If you haven’t had the pleasure of using the money ghost, it is a very spammy and dynamic Pokémon, thanks to Shadow Claw being an all-round good attack, Foul Play being cheap and cheerful (or dark, as the case may be), and Return being an excellent Neutral nuke. Sure, it may be sacrilege for a ghost, but show me a ghost that isn’t.
Onto the matchups, ghost and dark both beat psychic pretty hard, meaning that you’re going to beat Alolan Raichu, Medicham, Victini and Cresselia, and you’re going to out-tank Sneasler, too. On the flip-side, Mandibuzz, Hisuian Qwilfish and Umbreon outlast you, so know when to switch out.
Cresselia Type: Psychic
Cresselia Perfect IVs: 2/15/13
Cresselia Weakness: Bug, Dark and Ghost
Cresselia Moves: Psycho Cut (Fast), Moonblast (Charged), Grass Knot (Exclusive Charged)
Another mainstay of Go Battle League, Cresselia is an extremely bulky Pokémon that you should always expect to see when it is eligible in the league. Here, with its resistance to both psychic and fighting.
Psycho Cut is a very spammy Fast move, that charges up to the nuke Moonblast pretty quickly. With its 10% chance to drop the attack by one stage, it’s a great move to spam. Grass Knot is there for coverage, in case you come across something resistant, but if you don’t have one (or an Elite TM to get it), Future Sight is a more expensive nuke you can lean on, or Aurora Beam as an ice-type coverage move.
Obviously, the weakness to dark-type moves is your downfall here, with Zweilous being the only one you’re likely to beat (thanks to Moonblast). Beyond that, you can expect wins against Toxicroak, Medicham and Sneasler.
Victini Type: Psychic / Fire
Victini Weakness: Dark, Ghost, Ground, Rock and Water
Victini Moves: Quick Attack (Fast), V-Create (Charged), Overheat (Charged)
You either have a Victini or you don’t; either way, it’s a very strong Pokémon in the Willpower Cup, so you should strongly consider running it if you do.
Although it doesn’t run any moves that psychic-types that you’d expect, the fire-type attacks both have STAB, and the spammy Quick Attack coupled with two fast-charging Charged moves applies enough shield pressure to take down the likes of Cresselia.
The real downside here isn’t the inflexibility of having two charged moves – it’s trying to get two charged moves and power it up enough to be usable. Being as rare as it is, you probably won’t have the candy to unlock a second charge move, making it a tricky choice for an already technical Pokémon. Do you run V-Create, which will drop your defence by three stages, or Overheat, which will drop your attack by two stages? Your call, but be aware of the self-debuff going in.
Pawniard Types: Dark / Steel
Pawniard Perfect IVs: 2/15/15
Pawniard Weakness: Fighting, Fire and Ground
Pawniard Moves: Fury Cutter (Fast), Night Slash (Charged), Iron Head (Charged)
If you want something spammy that applies decent shield pressure, Pawniard is an interesting choice. Fury Cutter is a fast-charging attack and Night Slash is very cheap attack to fire off, while also offering a 12.5% chance to give yourself +2 attack. Should you need it, Iron Head is there as a harder hitting coverage move.
The glaring issue, however, is Pawniard’s typing giving an extreme weakness to fighting-types. Medicham will flex that little muscle and Pawniard will faint as a result. Hisuian Sneasel will also eventually take you down, as Victini and Skuntank’s fire attacks.
The positive match-ups, however, include Cresselia and all the dark-types at the top of the meta.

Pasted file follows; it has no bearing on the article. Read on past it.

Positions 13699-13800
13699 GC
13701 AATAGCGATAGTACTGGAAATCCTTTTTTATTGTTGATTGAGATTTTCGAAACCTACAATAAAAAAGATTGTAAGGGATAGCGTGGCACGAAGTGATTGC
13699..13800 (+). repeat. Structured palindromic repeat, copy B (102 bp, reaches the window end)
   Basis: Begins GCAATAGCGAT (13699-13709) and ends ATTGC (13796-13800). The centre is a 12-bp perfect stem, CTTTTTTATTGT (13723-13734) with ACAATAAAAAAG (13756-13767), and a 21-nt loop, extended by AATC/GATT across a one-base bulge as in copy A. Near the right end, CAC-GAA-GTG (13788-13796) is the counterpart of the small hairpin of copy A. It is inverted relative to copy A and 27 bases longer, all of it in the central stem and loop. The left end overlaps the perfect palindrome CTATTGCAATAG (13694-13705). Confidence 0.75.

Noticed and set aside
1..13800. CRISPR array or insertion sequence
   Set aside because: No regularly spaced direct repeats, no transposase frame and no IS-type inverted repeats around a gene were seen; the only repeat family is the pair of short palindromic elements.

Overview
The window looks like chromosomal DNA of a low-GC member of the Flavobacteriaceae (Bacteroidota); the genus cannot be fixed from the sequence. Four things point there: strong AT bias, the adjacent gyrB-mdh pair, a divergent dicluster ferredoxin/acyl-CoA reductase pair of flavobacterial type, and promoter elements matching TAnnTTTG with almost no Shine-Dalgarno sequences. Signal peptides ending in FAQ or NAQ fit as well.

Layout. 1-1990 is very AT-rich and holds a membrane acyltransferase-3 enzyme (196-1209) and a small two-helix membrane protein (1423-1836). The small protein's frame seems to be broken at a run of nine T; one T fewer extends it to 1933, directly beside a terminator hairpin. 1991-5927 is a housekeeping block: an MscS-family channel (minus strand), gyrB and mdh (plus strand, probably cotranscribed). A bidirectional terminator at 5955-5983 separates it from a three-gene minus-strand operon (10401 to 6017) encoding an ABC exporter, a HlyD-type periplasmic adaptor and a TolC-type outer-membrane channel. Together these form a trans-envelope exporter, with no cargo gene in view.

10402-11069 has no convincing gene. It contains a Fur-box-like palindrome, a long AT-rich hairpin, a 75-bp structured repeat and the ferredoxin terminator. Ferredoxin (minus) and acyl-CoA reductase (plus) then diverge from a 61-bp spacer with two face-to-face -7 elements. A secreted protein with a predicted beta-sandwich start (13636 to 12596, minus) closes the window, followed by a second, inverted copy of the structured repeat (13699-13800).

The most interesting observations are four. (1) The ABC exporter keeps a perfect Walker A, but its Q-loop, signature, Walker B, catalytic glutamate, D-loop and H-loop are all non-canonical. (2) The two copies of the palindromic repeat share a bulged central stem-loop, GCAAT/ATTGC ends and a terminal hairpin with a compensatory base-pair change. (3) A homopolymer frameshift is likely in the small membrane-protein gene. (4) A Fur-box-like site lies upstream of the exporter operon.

Mandibuzz Types: Dark / Flying
Mandibuzz Perfect IVs: 0/13/15
Mandibuzz Weakness: Electric, Fairy, Ice and Rock
Mandibuzz Moves: Air Slash (Fast), Aerial Ace (Charged), Foul Play (Charged)
Talking of dark-type Pokémon at the top of the meta, meet Mandibuzz, the top-ranked Pokémon in the Willpower Cup.
Interestingly, we’re running double-flying here, rather than seemingly obvious dark-type moves. Air Slash is preferable to Snarl – it charges slightly slower, but bits harder and isn’t likely to be resisted. The same does for Aerial Ace – it’s cheap to use and is likely to do unresisted STAB damage. Should you need to fall back on the dark-type attacks, Foul Play is equally cheap and even more powerful.
The match-ups here are a sight to see for those who want to run Mandibuzz. Sableye, Medicham, Hisuian Qwilfish, Cresselia and Umbreon all lose here, although Alolan Raichu has the obvious upper hand (paw). Zweilous will also beat you, so beware the number-one dragon in the meta.
Zweilous Types: Dark / Dragon
Zweilous Perfect IVs: 0/15/15
Zweilous Weakness: Fairy, Bug, Dragon, Fighting and Ice
Zweilous Moves: Dragon Breath (Fast), Body Slam (Charged), Dark Pulse (Charged)
Unopposed dragon-type Pokémon are always pretty scary in Go Battle League, and this is Zweilous’s chance to shine. It’s a spammy, dynamic option that applies Fast move pressure while also putting up solid defences.
Dragon Breath is a very good Fast move, leading into the cheap, spammy Body Slam or the stronger Dark Pulse with STAB. All of these are good options, as few things are going to resist the first two, and if it’s weak to the third it’ll take a lot of damage here.
Which brings us to the match-ups. Zweilous beats the other dark-types, while also taking down Alolan Raichu. Sadly, it loses to the few fighting-types at the top of the meta, Along with anything that can fire off a fairy-type moves – especially Cresselia and Galarian Rapidash.
Sneasler Type: Fighting / Poison
Sneasler Perfect IVs: 0/15/9
Sneasler Weakness: Psychic, Fighting and Ground
Sneasler Moves: Shadow Claw (Fast), Close Combat (Charged), X-Scissor (Charged)
If you’re looking for a good fighting-type Pokémon in this meta, your options are relatively limited – beyond Sneasler, Medicham is probably your next best bet, and that’s not even ranked top-20 in the meta.
Still, if you both have one and want to use it, Sneasler is a great option as a lead Pokémon, offering quick Shield pressure thanks to Shadow Claw into X-Scissor. The down-side is that Sneasler’s fighting-type moves are just bad. Rock Smash is straight awful, and Close Combat, which we do recommend using, comes with a guaranteed -2 penalty to your defence, making this already glassy Pokémon that much more of a risk.
This means that while Sneasler’s job is to burn fast and burn bright, its match-ups are a little shaky. Hisuian Qwilfish, Alolan Raichu, Umbreon and Medicham all lose to Sneasler, whereas Mandibuzz, Cresselia, Victini, and Sableye are all loses to watch out for.
The Willpower Cup will run until Thursday, 10th November and finish at the following times: